High School Sports Concussions

Children are already filtering back to school, instruments are being dusted off for band lessons, and parents are dishing out loads of cash for sports equipment. There is a great anticipation of concerts, Friday nights in cold stadiums, traveling for out of town exhibitions, daily practices, and not to mention the hours and miles required to make sure our children are where they need to be.

If your child is in sports, there will be loads of dirty clothes, late nights, broken equipment, skinned knees…and the potential for sports-related concussions. Not too long ago we didn’t think much about concussions. Players were given some time to rest and “shake it off” and then back on the team. At great cost, we now have learned the devastating effects of a concussion on our children. So, is there anything you can do to prevent a concussion or do you know the symptoms? And if your child does receive a concussion, what are your treatment options?


Sports is so important to our children’s experience and has innumerable benefits such as skill development, team building, character building, and just the simple joy of watching them do something they love. As a parent, it brings us an indescribable pride to watch our son or daughter participate in a sport. On the other side of the coin, the risk of engaging in a sport is a potential injury.

It’s a fact that 5-10% of all athletes will experience a concussion. Sports are second only to motor vehicle accidents as the leading cause of traumatic brain injury among individuals 15-24 years of age. The chances of sustaining a concussion increase significantly depending on the sport – with football and soccer being the most common causes of concussion, at a 75% and 50% chance of concussions, respectively.

According to the Brain Injury Alliance of NJ, here are the best ways to prevent Sports Concussions.

  • Play by the rules. Teaching young athletes to respect the rules of their sport is part of good coaching.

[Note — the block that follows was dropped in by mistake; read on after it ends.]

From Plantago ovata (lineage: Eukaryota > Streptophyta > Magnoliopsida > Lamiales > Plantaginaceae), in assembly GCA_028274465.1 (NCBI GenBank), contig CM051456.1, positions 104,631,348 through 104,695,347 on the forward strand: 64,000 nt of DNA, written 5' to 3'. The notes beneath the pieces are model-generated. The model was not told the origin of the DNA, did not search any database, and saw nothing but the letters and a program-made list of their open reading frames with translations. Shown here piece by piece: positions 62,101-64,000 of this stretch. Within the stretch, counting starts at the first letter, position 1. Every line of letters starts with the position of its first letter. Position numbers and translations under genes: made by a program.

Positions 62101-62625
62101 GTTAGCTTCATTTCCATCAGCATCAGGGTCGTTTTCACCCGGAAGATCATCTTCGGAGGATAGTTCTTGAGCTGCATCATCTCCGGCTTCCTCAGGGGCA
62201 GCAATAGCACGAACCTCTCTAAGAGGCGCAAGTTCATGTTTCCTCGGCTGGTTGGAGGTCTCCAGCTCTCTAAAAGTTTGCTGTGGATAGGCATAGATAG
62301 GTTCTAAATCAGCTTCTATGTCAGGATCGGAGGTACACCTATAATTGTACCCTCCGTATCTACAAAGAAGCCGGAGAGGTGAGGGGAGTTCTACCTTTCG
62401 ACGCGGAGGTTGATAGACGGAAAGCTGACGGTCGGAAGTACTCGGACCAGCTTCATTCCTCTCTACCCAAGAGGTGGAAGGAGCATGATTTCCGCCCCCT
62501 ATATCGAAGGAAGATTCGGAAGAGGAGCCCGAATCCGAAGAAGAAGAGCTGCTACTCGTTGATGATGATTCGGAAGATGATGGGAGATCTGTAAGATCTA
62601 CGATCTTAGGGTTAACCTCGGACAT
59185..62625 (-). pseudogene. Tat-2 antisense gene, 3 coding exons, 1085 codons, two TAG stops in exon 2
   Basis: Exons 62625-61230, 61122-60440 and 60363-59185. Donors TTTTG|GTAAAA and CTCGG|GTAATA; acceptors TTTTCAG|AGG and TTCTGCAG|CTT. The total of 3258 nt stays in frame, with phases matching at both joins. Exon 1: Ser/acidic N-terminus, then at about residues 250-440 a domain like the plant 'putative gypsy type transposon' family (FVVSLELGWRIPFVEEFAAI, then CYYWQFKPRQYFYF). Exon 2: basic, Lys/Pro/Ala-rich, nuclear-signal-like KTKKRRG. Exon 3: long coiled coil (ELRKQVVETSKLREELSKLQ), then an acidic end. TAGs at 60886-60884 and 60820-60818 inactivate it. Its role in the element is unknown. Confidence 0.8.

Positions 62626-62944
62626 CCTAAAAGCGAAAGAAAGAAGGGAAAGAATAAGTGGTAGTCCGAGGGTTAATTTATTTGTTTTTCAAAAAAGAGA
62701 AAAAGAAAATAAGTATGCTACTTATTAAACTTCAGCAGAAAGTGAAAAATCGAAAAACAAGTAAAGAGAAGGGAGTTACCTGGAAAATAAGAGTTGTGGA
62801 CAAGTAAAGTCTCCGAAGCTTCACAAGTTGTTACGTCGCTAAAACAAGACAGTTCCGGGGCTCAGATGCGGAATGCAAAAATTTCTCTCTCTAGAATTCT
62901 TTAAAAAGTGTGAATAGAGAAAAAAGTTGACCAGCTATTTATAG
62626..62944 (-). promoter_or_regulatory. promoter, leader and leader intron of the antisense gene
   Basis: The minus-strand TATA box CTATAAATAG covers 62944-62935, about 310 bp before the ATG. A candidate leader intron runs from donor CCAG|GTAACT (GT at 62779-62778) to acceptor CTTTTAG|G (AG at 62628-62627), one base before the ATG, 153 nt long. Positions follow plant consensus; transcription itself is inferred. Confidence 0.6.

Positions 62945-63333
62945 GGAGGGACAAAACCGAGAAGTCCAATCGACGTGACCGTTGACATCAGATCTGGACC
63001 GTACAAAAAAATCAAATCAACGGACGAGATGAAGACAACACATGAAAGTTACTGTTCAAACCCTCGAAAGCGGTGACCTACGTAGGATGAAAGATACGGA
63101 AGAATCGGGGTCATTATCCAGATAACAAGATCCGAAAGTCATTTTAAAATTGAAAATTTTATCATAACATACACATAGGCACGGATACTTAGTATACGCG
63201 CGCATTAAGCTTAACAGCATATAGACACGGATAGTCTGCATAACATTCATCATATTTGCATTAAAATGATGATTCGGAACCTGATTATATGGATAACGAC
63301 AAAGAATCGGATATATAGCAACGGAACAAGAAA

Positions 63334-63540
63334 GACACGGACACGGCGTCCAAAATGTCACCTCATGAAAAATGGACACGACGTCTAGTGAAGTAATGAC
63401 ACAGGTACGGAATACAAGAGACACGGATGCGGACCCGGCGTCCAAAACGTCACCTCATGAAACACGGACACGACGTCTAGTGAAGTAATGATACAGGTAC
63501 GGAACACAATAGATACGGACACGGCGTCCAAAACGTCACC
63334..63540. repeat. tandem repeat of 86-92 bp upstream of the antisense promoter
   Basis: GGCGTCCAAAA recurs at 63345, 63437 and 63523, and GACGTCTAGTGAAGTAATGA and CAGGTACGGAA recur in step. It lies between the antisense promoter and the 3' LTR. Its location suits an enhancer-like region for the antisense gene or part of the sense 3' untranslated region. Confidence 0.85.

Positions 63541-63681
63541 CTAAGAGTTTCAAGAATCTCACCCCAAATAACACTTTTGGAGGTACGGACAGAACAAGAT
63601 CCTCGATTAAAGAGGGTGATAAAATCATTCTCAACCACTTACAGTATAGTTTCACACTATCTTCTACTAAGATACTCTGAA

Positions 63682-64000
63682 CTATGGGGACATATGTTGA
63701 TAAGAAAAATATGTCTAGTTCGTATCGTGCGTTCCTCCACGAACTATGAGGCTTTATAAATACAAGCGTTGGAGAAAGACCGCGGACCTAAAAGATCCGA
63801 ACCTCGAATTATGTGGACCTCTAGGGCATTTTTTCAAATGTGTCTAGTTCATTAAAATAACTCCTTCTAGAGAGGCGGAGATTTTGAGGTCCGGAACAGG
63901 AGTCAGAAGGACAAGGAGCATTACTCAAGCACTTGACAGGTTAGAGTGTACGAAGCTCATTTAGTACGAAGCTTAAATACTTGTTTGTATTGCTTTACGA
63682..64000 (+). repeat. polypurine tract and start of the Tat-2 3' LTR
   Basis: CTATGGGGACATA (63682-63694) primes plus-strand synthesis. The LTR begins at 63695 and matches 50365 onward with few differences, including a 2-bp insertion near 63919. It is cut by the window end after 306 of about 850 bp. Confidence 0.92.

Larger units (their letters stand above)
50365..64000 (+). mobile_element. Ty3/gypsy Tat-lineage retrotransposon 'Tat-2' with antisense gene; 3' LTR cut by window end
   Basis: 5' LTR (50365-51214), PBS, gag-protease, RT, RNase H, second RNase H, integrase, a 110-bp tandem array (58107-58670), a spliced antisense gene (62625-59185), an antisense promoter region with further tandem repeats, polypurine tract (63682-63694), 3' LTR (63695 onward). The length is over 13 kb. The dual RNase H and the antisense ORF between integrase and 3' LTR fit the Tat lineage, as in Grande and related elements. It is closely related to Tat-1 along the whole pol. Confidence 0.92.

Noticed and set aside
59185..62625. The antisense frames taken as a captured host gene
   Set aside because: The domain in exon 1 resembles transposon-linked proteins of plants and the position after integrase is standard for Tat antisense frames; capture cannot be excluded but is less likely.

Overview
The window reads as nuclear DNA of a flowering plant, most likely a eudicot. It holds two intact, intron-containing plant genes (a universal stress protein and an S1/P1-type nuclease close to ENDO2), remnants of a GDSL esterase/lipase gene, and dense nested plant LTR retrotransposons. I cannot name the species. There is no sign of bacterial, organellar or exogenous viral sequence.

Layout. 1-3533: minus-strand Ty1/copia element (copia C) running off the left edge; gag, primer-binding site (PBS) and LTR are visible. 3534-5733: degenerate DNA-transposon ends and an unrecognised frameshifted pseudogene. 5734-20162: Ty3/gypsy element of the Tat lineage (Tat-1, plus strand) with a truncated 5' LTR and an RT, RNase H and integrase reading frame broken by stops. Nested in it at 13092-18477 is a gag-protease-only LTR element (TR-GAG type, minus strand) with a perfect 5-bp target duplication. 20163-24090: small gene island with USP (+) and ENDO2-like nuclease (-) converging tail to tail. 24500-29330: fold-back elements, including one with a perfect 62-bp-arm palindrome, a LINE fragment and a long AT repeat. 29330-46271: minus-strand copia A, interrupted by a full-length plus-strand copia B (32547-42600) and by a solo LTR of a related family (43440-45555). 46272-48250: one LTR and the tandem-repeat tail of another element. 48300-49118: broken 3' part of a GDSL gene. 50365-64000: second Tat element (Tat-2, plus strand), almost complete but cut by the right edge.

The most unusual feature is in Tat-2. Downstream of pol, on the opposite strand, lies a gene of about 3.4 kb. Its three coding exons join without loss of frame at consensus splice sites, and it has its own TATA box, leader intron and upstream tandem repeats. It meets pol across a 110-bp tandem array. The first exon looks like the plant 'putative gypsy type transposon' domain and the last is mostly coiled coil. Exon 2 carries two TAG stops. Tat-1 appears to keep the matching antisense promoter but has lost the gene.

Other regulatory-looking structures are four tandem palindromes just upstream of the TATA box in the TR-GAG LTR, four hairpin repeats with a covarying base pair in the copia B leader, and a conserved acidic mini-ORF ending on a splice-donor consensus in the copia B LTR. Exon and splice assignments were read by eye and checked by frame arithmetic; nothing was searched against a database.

• Wear the appropriate equipment for your sport and wear it properly. Always close a chin strap if your sport requires a helmet; many concussions occur during practice.
  • Examine the playing field for uneven areas or holes.
  • Make sure that end posts are padded sufficiently.
  • Practice good sportsmanship. Teaching good sportsmanship is part of good coaching and good parenting minimizing unnecessary aggression on the field.
  • Learn and use proper technique for your sport. Some sports organizations have taken additional action to minimize the risk of concussion by limiting the number of contact practices allowed during the season.


If you notice any of these symptoms in your child athlete it is always better to be safe and have your child checked for a possible concussion.boy-baseball

  • Headache
  • Dizziness
  • Nausea/vomiting
  • Noise and/or light sensitivity
  • Blurred vision
  • Fatigue
  • Unequal pupils
  • Mental fog
  • Balance issues
  • Emotional sensitivity
  • Memory
  • Concentration/focus
  • Sleep disturbances

A concussion can be a crucial matter so it is wise to take symptoms seriously. Usually, the first 1 or 2 concussions will not have lasting implications, however, permanent damage can result from multiple concussions. Concussions should always be taken seriously, even if symptoms do not appear at first.


Your school and coaches should be well-equipped to recommend medical personnel who can carefully and accurately diagnose your child. Your child athlete will most likely be assessed using the Sports Concussion Assessment Tool (SCAT) or Child-SCAT3. Each injury is different and will require protocol specific for your child and their injury. However, REST is crucial for athletes with concussions. As we mentioned before, some symptoms may appear at a later date and could easily be attributed to anything. Keep a watchful eye and bring up even subtle differences you notice to your practitioner. Your doctor and school will have to determine when and if your child can return to the field.


Low Energy Neurofeedback System (LENS) is a non-traditional and non-invasive option for treating a sports concussion. LENS can pinpoint damage in the brain. Each treatment is painless and lasts only a few minutes but we see amazing results!

What LENS therapy does is learn what parts of the brain have been impacted by the sports injury. It “reprograms” the brain to return it to normal function.

As with any therapy, each individual responds differently. We find that a minimum of 10 sessions is recommended for the most benefit, but we will develop an individualized program for your child. We start by mapping the brain to understand how it is communicating and where there might be some “hiccups”. LENS is perfect for children because the only thing required during a treatment is sitting in a chair (or stand if you want). It is painless and is conducted through electrodes the size of a dime placed on their head.

We offer FREE consultations and would love to opportunity to help you and your child have the most successful school year ever! Contact us for more information:

At Harmonized Brain Centers we focus on Low Energy Neurofeedback (LENS) Therapy to support our clients. Interested in knowing more about brain health or how we can help you?  Visit our website or call us at  719-661-6422 and we will be happy to discuss how we can help you with the health and function of your brain.

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